Russia today has an interesting post:
“Internet a very large-scale spying machine” – info leaking site co-founder: Cryptome.org was publishing classified and secret documents long before WikiLeaks made headlines. Cryptome co-founder John Young told RT such sites are allowed to stay online so that spy services might keep an eye on their visitors.
There is no secrecy on the Internet, John Young warned.
“In terms of their being able to see everything that we are doing, we know that we cannot keep any secrets about our site and we tell our readers, ‘You should not expect us to protect you, because we are being watched and every other site is being watched, just like WikiLeaks is being watched,’” he said. “There’s no secrecy on the Internet – that’s the lesson we’ve learned and we are now trying to spread that.”
“They [the security services] use our site to see what’s going on and that’s something that we’ve learned about sites like ours. They are left in place in order to watch who comes there and see what kind of information we’ve put up,” John Young added. “The reason we haven’t been shut down is that we are useful to them to see what kind of attention is paid to this material. We think they actually feed us material to put up as they are feeding information to WikiLeaks and many other sites that operate the same way.” Hat tip: Naked Capitalism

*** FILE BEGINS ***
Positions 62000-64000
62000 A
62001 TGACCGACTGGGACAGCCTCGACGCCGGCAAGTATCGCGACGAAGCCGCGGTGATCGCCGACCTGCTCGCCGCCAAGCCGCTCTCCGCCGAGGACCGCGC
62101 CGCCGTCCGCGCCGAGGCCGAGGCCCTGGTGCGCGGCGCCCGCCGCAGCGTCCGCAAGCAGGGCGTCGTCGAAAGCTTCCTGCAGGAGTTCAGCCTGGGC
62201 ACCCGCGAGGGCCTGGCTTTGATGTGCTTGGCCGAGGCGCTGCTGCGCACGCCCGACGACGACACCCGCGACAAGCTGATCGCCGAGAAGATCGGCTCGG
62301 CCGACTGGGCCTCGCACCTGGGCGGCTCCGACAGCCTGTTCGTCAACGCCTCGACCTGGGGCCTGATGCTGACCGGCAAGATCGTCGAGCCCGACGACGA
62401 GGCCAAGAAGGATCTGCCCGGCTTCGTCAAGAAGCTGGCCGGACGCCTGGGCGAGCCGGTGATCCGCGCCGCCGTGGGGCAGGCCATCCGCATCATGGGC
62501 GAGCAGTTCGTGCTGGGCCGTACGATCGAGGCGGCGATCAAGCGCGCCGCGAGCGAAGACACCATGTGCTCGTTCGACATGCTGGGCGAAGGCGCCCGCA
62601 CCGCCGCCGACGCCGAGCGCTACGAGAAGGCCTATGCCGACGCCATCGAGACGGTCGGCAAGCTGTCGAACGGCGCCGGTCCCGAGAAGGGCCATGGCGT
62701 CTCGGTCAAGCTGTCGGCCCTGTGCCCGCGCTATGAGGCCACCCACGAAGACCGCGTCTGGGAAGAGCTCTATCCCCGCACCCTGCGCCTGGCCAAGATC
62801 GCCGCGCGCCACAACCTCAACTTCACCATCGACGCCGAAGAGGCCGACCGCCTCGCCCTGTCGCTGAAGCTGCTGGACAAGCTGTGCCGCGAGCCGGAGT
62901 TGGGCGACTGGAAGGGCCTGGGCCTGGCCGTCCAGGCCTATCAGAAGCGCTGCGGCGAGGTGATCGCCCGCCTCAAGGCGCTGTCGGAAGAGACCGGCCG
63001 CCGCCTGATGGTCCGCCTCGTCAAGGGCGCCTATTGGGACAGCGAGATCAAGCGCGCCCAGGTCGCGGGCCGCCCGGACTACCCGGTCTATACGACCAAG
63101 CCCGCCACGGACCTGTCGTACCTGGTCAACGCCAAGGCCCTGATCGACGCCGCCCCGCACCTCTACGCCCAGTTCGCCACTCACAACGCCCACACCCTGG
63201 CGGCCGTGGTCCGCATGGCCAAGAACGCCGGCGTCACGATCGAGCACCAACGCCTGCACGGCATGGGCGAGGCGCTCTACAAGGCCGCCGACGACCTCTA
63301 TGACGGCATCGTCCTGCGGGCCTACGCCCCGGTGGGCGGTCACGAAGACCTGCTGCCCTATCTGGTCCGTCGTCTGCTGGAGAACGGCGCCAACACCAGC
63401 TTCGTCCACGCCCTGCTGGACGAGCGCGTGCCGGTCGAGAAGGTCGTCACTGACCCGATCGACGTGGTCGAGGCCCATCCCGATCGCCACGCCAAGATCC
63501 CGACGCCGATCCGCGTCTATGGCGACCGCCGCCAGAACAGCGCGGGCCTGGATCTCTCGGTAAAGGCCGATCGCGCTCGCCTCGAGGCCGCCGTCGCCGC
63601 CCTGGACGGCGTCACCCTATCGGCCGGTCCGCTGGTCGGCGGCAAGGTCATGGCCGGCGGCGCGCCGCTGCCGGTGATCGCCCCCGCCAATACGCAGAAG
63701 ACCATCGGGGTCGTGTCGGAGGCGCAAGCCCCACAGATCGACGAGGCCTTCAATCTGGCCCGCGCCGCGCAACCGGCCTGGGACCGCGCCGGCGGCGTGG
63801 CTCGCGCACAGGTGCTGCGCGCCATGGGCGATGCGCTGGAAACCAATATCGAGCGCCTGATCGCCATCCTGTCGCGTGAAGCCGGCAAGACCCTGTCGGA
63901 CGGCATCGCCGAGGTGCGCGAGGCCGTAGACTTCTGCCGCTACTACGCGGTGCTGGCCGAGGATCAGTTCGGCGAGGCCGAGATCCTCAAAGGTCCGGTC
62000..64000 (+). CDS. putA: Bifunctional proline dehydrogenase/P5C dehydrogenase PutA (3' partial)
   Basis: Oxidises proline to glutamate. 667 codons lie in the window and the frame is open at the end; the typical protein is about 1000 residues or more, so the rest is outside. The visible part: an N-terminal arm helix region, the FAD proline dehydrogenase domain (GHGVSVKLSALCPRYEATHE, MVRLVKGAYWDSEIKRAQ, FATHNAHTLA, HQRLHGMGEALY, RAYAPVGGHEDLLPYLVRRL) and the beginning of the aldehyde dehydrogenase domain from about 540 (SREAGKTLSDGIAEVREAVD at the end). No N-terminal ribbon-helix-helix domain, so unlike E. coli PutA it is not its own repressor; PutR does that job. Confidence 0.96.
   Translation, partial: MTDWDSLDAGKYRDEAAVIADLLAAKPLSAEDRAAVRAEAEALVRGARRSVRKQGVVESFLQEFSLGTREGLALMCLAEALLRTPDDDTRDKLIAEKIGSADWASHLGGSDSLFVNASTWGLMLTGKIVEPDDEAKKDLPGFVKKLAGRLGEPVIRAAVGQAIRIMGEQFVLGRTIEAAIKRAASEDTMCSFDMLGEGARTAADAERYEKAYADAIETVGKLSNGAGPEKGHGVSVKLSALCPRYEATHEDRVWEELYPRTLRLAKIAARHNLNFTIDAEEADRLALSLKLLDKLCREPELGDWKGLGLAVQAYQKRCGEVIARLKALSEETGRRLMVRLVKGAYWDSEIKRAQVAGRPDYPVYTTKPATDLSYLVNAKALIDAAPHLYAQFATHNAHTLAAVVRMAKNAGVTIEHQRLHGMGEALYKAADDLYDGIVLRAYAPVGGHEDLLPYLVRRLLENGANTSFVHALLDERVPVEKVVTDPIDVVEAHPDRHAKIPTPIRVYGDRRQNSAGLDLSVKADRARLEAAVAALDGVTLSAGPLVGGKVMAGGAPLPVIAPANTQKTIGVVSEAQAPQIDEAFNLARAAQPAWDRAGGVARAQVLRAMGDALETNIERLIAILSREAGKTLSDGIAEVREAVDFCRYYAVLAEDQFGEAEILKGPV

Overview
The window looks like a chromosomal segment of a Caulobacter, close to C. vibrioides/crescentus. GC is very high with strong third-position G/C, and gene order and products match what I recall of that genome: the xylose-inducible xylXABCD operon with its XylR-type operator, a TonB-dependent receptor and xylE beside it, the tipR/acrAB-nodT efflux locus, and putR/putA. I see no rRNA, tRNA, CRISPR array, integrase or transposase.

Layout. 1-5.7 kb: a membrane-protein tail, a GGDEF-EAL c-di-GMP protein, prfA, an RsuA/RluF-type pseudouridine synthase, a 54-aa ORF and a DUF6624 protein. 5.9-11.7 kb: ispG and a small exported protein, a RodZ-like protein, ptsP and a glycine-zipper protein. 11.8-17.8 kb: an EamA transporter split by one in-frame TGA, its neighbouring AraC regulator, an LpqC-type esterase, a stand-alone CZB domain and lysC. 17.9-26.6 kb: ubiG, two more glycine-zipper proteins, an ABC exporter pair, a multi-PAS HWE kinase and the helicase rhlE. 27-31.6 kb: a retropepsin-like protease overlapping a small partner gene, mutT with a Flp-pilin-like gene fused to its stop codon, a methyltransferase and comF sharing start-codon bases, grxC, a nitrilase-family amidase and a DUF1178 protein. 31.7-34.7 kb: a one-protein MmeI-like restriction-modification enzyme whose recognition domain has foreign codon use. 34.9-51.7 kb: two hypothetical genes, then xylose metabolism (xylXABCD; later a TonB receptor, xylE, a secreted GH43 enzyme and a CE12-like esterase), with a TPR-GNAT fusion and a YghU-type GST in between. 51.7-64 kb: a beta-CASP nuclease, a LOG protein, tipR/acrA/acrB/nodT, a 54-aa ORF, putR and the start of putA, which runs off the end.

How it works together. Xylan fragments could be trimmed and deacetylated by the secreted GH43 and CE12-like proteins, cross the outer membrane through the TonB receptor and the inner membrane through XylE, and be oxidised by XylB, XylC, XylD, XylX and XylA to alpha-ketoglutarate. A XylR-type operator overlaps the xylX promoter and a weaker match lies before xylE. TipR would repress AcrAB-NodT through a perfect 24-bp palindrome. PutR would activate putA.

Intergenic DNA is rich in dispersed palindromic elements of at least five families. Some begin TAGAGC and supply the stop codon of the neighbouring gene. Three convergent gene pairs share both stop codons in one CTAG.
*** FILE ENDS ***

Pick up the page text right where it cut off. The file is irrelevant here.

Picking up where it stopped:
Of course if the security agencies could not monitor everything going to sites such as this and Wikileaks they would want people to believe they could. Encryption software is readily accessible and inexpensive. Material can be sent from internet cafes or even from open wireless hot spots or hacked networks. There are probably ways to maintain confidentiality. So call me skeptical, but bear in mind I am an economist not an IT expert.
I also accept that those not taking precautions can be traced. In authoritarian police states they may even be monitoring internet cafes. So think long and hard before incurring the wrath of the leviathan.